Research Topic

The Role of Autophagy in Infectious Diseases

About this Research Topic

Autophagy is an evolutionarily conserved and highly regulated intracellular catabolic process that sequesters and digests cytosolic components to maintain cellular homeostasis. The autophagy process requires the formation of double-membrane autophagosomes in the cytosol, in which cytosolic components are enclosed through the elongation and sealing of phagophores, followed by the fusion with lysosomes to become degradative autolysosomes. The formation of autophagosomes and fusion with lysosomes need the participation of more than dozens of proteins, many of which are the effectors and regulators of other cellular pathways, meaning there is extensive crosstalk between autophagy and other cellular activities. Meanwhile, because of the degradative property, autophagy fights against pathogen infection in insects, animals, humans, and plants by direct killing as intrinsic immunity, or by enhancement of adaptive immunity through antigen processing for MHC-II presentation and pro-survival of memory lymphocytes. However, some pathogens have evolved strategies to evade autophagic killing or subvert autophagic pathways for their benefits. Since autophagy plays an important role in infectious diseases, therapy for infectious diseases may be developed through the modulation of autophagy.

This Research Topic is aimed at determining the effect of autophagy on infectious diseases, elucidating the mechanism of autophagic regulation in the context of infection, studying the crosstalk between autophagy and other cellular activities, and developing autophagy-targeted therapy for infectious diseases. With this Research Topic, we better understand the role of autophagy in infectious diseases, laying the foundation for elucidation of the pathogenesis of infectious diseases and the interplay between hosts and pathogens, and the development of treatment approaches.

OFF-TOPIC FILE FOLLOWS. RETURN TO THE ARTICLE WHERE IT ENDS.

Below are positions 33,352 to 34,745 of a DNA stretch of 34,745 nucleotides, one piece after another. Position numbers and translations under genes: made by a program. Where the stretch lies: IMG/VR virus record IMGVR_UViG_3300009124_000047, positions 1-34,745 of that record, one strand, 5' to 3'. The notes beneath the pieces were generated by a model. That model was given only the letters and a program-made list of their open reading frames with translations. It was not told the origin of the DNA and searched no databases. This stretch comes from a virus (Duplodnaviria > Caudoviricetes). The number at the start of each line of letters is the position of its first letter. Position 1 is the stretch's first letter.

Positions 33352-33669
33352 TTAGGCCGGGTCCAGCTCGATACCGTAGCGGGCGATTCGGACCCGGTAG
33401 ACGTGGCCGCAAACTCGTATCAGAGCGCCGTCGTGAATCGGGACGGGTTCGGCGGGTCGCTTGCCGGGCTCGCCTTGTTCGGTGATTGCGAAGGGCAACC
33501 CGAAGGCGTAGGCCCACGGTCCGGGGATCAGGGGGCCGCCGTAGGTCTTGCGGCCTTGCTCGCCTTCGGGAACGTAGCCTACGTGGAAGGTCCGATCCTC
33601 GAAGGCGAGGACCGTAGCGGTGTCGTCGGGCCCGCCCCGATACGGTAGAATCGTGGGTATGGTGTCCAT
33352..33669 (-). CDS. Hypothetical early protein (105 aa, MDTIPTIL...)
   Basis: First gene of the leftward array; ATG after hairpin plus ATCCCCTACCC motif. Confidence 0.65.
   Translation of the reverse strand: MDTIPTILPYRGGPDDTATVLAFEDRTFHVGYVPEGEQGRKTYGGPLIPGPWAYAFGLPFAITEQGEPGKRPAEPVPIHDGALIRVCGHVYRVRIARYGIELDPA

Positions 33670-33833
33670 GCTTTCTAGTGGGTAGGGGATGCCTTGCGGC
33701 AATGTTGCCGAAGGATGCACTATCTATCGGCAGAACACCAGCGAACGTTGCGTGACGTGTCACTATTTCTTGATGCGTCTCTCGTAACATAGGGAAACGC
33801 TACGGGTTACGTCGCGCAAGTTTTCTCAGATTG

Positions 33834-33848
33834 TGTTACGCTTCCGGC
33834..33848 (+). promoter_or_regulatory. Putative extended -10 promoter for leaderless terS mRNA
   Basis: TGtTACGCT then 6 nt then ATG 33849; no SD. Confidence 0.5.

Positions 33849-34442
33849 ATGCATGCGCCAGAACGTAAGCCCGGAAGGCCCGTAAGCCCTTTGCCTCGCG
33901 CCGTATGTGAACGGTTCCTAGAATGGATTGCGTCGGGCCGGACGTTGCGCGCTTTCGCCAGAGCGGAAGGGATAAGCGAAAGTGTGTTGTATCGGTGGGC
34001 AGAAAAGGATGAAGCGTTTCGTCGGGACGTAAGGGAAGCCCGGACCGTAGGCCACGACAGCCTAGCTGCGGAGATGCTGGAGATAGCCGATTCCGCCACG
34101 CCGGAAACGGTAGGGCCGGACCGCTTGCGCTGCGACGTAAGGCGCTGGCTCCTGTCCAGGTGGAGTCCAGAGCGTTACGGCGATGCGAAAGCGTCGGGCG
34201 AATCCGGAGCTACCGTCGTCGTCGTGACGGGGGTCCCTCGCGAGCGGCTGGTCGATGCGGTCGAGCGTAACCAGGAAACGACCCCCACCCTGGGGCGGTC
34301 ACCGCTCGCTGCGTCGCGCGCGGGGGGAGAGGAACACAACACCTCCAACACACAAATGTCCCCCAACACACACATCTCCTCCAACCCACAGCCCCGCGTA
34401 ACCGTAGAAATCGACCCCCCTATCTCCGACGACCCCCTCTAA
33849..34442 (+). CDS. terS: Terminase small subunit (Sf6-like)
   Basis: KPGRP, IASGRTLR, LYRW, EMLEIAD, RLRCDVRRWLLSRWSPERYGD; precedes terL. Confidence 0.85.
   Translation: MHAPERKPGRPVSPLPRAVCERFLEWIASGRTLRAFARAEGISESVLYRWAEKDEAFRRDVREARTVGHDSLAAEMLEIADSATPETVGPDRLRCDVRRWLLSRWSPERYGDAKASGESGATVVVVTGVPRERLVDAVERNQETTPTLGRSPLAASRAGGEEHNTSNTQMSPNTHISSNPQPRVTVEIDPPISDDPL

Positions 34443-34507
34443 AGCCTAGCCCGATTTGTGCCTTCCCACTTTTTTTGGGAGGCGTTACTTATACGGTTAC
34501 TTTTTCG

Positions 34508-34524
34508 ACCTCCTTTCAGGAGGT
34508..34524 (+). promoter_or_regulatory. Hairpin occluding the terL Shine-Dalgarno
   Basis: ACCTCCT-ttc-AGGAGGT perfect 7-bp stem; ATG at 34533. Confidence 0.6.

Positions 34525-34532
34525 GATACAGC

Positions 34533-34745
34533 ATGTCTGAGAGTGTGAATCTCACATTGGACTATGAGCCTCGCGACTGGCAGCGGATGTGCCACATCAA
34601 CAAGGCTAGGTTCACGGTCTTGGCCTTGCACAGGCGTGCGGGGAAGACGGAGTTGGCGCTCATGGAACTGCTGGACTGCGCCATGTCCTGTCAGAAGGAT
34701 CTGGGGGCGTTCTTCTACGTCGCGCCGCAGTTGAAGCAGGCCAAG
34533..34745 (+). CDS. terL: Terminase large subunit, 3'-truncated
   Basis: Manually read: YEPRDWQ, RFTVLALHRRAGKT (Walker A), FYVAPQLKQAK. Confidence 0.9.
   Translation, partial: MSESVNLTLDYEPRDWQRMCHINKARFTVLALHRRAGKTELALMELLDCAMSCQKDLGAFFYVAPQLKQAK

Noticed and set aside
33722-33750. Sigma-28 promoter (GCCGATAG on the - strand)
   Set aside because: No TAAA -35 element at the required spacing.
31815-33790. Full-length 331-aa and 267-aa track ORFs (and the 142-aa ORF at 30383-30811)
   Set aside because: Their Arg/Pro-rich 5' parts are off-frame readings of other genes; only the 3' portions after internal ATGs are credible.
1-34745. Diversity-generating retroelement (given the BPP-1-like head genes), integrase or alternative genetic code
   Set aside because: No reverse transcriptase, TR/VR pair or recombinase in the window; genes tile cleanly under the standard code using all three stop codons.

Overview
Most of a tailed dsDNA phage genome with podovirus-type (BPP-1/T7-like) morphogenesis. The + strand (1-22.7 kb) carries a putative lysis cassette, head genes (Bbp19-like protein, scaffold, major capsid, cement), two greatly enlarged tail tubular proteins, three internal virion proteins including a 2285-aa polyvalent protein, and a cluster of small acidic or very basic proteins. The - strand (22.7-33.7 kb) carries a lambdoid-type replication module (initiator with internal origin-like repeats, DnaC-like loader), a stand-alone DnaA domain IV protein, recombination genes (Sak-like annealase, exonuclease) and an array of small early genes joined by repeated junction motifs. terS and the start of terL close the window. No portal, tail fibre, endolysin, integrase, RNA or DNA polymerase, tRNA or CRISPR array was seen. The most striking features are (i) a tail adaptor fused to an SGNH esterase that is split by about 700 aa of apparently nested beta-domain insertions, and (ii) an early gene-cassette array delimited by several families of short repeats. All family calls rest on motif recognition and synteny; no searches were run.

The following subtopics are preferred, but not limited:
• The effect of autophagy on infection in different hosts including insects, animals, humans, and plants.
• The mechanism of autophagic regulation in infectious diseases.
• Crosstalk between autophagy and other cellular activities in infectious diseases.
• Immunomodulation through autophagy in infectious diseases.
• Development of autophagy-targeted therapy for infectious diseases.
• Canonical vs noncanonical autophagy in infectious diseases.


Keywords: Autophagy, Infectious diseases, Pathogens, Immunomodulation, Autophagic regulation


Important Note: All contributions to this Research Topic must be within the scope of the section and journal to which they are submitted, as defined in their mission statements. Frontiers reserves the right to guide an out-of-scope manuscript to a more suitable section or journal at any stage of peer review.